Top positive review
Reviewed in the United States on October 3, 2017
Most of us know Victor Davis Hanson from his pointed commentaries in National Review and many books on contemporary issues, but he started his impressive career as a classicist. The book presently under review, 'A War Like No Other', deals with the great civil war within ancient Greece between authoritarian Sparta and democratic Athens from 431-404 BC, made famous primarily through the contemporary account by Thucydides.
The Peloponnesian War was a decades-long conflict, both epic and gruesome in its scale. As a percentage of the respective populations, as many people died in this war as in World War I. An epic stand-off between a military dictatorship and a radical democracy, the war offers obvious lessons for our present age. Athens saw itself as morally superior and wealthier, and commanded a mighty navy that firmly boosted its self-confidence; Sparta thought its opponent decadent and politically indecisive. Athens' democratic decision-making throughout the war led to follies such as the Sicilian Expedition and the occasional executions of its best military commanders after a humiliating defeat -- neither of which helped the Athenian war effort, to put it mildly. And then there's the personal history of Alcibiades, the infamous Athenian commander who defected to Sparta mid-war. As such, this subject encompasses the best and worst elements of our flawed human nature.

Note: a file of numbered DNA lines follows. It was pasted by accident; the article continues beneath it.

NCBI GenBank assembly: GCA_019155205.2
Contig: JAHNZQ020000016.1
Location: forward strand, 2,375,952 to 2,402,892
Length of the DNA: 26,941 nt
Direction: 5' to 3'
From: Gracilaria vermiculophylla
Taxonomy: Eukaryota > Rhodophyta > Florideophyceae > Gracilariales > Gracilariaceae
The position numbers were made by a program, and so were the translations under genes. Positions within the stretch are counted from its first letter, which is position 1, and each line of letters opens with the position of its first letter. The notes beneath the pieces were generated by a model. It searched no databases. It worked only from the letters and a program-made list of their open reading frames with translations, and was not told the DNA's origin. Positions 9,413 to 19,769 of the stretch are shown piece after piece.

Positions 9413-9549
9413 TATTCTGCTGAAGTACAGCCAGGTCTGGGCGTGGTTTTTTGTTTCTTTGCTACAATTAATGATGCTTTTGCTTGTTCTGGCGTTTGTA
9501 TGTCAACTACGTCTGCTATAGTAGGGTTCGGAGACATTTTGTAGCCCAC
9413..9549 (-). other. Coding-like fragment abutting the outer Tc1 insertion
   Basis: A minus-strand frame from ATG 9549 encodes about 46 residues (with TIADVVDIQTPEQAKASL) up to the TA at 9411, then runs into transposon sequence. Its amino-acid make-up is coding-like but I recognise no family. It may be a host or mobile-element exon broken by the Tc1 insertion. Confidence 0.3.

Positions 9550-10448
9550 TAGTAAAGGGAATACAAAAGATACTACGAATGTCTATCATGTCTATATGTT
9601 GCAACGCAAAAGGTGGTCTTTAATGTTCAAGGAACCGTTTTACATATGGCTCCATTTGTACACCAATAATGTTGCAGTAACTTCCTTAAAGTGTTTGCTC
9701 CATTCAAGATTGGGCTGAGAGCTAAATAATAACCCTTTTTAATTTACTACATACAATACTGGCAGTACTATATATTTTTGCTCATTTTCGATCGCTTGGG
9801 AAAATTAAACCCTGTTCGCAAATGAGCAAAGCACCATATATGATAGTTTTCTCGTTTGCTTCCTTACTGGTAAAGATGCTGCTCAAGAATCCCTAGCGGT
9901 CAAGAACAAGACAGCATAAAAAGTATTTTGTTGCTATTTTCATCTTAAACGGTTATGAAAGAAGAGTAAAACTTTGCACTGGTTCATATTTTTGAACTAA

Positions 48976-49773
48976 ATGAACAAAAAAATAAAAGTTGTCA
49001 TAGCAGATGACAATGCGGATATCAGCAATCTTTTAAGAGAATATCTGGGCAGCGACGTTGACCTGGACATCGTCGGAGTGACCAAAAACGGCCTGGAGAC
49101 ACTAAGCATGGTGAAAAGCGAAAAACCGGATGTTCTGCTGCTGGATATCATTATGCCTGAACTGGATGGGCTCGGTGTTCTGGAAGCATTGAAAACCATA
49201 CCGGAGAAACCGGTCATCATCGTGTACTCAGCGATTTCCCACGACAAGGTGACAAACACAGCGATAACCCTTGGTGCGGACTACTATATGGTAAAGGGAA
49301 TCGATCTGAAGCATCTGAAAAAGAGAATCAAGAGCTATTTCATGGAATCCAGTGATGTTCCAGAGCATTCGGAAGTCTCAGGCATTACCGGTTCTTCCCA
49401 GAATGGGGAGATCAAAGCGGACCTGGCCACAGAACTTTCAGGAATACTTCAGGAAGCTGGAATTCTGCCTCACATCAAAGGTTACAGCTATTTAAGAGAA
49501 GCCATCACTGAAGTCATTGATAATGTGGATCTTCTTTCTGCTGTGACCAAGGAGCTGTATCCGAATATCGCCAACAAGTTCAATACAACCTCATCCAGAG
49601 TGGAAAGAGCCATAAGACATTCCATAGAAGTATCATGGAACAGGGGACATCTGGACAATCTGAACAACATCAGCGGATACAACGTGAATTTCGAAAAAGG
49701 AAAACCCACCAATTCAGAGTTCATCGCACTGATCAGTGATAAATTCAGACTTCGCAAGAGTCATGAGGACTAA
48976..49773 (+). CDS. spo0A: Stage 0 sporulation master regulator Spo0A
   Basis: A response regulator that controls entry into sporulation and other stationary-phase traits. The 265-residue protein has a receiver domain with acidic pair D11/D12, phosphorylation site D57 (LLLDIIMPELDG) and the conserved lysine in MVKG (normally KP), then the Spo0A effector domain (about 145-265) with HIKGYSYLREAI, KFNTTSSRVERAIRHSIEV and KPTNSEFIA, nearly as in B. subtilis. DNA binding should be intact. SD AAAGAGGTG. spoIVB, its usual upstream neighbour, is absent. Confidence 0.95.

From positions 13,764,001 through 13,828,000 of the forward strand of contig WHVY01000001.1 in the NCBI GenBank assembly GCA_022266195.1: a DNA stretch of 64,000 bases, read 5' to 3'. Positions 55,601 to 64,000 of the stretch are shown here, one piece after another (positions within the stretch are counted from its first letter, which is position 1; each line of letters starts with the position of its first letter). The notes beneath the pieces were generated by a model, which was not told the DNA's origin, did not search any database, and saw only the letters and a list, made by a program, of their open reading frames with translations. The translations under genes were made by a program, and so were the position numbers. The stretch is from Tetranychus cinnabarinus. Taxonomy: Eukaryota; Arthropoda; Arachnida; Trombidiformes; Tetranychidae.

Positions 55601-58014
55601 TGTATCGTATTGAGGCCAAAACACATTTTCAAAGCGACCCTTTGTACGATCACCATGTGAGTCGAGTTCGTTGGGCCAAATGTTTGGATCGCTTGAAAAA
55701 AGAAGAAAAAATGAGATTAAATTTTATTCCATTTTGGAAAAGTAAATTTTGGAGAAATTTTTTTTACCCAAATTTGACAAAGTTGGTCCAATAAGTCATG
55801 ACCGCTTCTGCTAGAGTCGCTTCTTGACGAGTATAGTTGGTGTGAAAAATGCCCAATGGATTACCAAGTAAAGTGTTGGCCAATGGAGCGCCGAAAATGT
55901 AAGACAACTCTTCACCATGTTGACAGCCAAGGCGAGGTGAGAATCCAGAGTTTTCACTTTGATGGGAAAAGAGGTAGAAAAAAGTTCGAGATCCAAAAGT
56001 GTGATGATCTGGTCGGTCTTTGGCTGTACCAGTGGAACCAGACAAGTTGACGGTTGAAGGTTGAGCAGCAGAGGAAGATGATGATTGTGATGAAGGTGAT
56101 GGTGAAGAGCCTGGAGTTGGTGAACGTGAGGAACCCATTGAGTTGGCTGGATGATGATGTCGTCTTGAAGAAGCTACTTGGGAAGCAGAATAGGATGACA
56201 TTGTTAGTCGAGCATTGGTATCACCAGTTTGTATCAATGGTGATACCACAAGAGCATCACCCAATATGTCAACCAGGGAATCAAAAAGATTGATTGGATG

The Peloponnesian War had all the elements of ancient, yet also hints of modern, warfare. Traditional hoplite battles were certainly fought during the many years of the conflict. However, the unwritten rule in Greek civilization that conflicts between Greek peoples should be decided by a short fight between two professional armies on an open battlefield on a sunny afternoon, was quickly thrown out the window as the dispute escalated.
Soon, Spartan armies besieged Athens, forcing the Athenians to retreat behind their city walls. The outbreak of an (unknown) infectious and very deadly disease resulting from this siege is very vividly detailed in Mr. Hanson's book. Affected persons got fevers so bad they hurled themselves into the city's water supply, thereby further spreading the outbreak. The great Pericles himself perished from it.
The book is carved up not chronologically but thematically, with sieges, hoplite warfare, naval warfare and other subjects being highlighted in turn. Those familiar with Mr. Hanson's other writings will quickly discern an overarching pattern in 'A War Like No Other' that's present elsewhere too: His ability to bring the important subjects down to human proportions is second to none. So he will dedicate a few pages to how difficult it is, in fact, to destroy olive trees, because they don't burn easily and are remarkably resilient (Mr. Hanson is himself a farmer in California). He will elaborate on the poor rowers occupying the lower decks in the triremes, the Greek naval vessels. And he describes the fate of those in the cities suffering through sieges while desperately trying to reinforce their protective walls as the besiegers are working to break them down. Finally, the pages detailing the outbreak of disease in Athens, mentioned above, leave a lasting impression. It all makes for excellent reading.
The plethora of city names and other terms hurled at you throughout the book can make it a little intimidating and even dry at times. But Mr. Hanson's command of the subject is impressive, making the book an excellent introduction into the history of this great war. If you're looking to expand your historical scope and dip your toes into this subject, I can highly recommend this wonderful read.